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Orderly Brexit:

In the event of the UK exiting the EU with a Deal and a transition period applying, the status quo will be maintained until the end of that transition period (currently envisaged to be 31 December 2020).

No Deal Brexit:

Withdrawal of the EU Passport for Financial Services firms (European Commission Contingency Action Plan)

In the even of a No Deal Brexit, financial operators established in the United Kingdom will lose the right to provide their services in the EU27 Member States under EU financial services passports from the 31 October 2019.

UK Temporary Permissions Regime (Banking/Asset Management/Insurance)

As of 7 January 2019, UK authorities accepted formal notifications from EEA firms and funds that may wish to make use of the Temporary Permission Regimes. The notification window for firms supervised by the FCA only expires on 31 October 2019.

Further, fund managers that have not submitted a notification for a fund will be unable to use the temporary permissions marketing regime for that fund. They will not be able to continue marketing that fund in the UK on the same basis as they did before exit day.

In February 2019, in the UK the Financial Services Contracts Regime (FSCR) SI was made law. This legislation establishes the Supervised Run-Off (SRO) and Contractual Run-off (CRO) mechanisms. These will serve as a back-stop to the temporary permissions regime (TPR) by allowing firms that do not enter the TPR, or leave it without the necessary permissions, to service their pre-existing contracts for a limited period after exit.

The UK regulators have also announced that they are extending the use of their transitional powers in the event of a No Deal Brexit, from June to December 2020. This transitional power regime is designed to ensure that in the event that the UK leaves the EU without an agreement, the UK regulators have the flexibility to allow firms and other regulated persons a 14 month phase in period to comply with UK “on-shored” rules.

Temporary and conditional equivalence: safeguarding financial stability (Market Infrastructure)

The European Commission had adopted a 12 month equivalence decision for UK Central Counterparties to 30 March 2020 as well as a 24 month equivalence decision for UK central securities depositories to 30 March 2021, in order for EU 27 entities to fulfil their legal obligations and put a viable alternative in place. Those timelines have not yet been formally extended.

The Commission also adopted two delegated Regulations facilitating novation, for a fixed period, of certain OTC derivatives contracts with a counterparty established in the UK to replace that counterparty with a counterparty established in the Union. This allows such contracts to be transferred to a EU27 counterparty while continuing to be exempt from the clearing and margining obligations under the European Market Infrastructure Regulation (EMIR).

Other `equivalence’ decisions require a positive assessment of the third country’s regulatory framework, which enables the EU to rely on the third country’s rules and the work of its supervisor. There are currently around 40 equivalence provisions in EU financial services legislation and the Commission has to date taken over 280 equivalence decisions for more than 30 countries. There is no proposal to change the Commissions current approach in light of Brexit.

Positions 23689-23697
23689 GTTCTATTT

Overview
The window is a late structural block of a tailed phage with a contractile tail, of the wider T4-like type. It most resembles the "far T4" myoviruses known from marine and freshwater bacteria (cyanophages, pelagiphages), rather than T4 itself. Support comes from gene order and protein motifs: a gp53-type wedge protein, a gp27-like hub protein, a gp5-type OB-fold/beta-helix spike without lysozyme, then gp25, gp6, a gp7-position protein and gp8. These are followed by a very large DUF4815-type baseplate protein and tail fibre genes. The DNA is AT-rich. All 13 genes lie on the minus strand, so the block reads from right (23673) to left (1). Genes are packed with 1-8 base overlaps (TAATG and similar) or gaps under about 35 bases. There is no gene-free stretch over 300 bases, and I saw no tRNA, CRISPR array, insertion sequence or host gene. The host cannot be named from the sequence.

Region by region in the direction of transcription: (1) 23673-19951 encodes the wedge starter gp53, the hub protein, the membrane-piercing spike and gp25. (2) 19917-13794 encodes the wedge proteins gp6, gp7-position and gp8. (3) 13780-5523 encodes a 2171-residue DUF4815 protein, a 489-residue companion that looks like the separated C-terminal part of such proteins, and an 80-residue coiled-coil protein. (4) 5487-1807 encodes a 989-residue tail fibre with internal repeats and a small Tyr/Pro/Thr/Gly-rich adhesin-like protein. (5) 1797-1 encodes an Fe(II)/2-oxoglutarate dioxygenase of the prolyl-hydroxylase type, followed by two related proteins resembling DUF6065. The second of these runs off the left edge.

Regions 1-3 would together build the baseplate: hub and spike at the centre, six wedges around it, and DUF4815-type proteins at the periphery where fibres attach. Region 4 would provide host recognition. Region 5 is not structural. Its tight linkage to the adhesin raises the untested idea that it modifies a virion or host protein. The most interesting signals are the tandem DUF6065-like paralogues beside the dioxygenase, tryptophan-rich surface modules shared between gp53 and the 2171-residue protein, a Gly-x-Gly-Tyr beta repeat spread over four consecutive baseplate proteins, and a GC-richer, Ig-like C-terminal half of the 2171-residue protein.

Action required

Impact Assessment on inability for UK firms to utilize the EU passport

The Central Bank of Ireland continues to emphasise that it expects firms to ensure they have robust contingency plans in place to minimise the impact on customers, investors and markets.

Firms, which haven’t performed an impact assessment which enables them to identify whether they have an EU-passport related reliance on a UK financial services firm, should do so now. Where such reliance exists, firms should continue to take all the necessary steps to mitigate the loss of that passporting ability.

Client Communications:

Firms should, in accordance with their Brexit contingency plans, actively inform their clients about the steps they have taken and how they are implementing them.

The European Securities and Markets Authority (ESMA) recently reminded firms that will be impacted by Brexit that they should ensure that they provide clear information to clients whose contracts and services may be affected by Brexit. ESMA also noted that relevant information should be provided as soon as possible, and should cover at least the following areas:

  • Impact of UK departure for the given firm and its business, and the implications this has for the relationship between the client and the firm;
  • Actions the firm is taking such as organisational arrangements to deal with client inquiries;
  • Implications for clients of any corporate restructuring and, in particular, any relevant changes to contractual terms; and
  • Contractual and statutory rights of clients in these circumstances, including the right to cancel the contract and any right of recourse, where applicable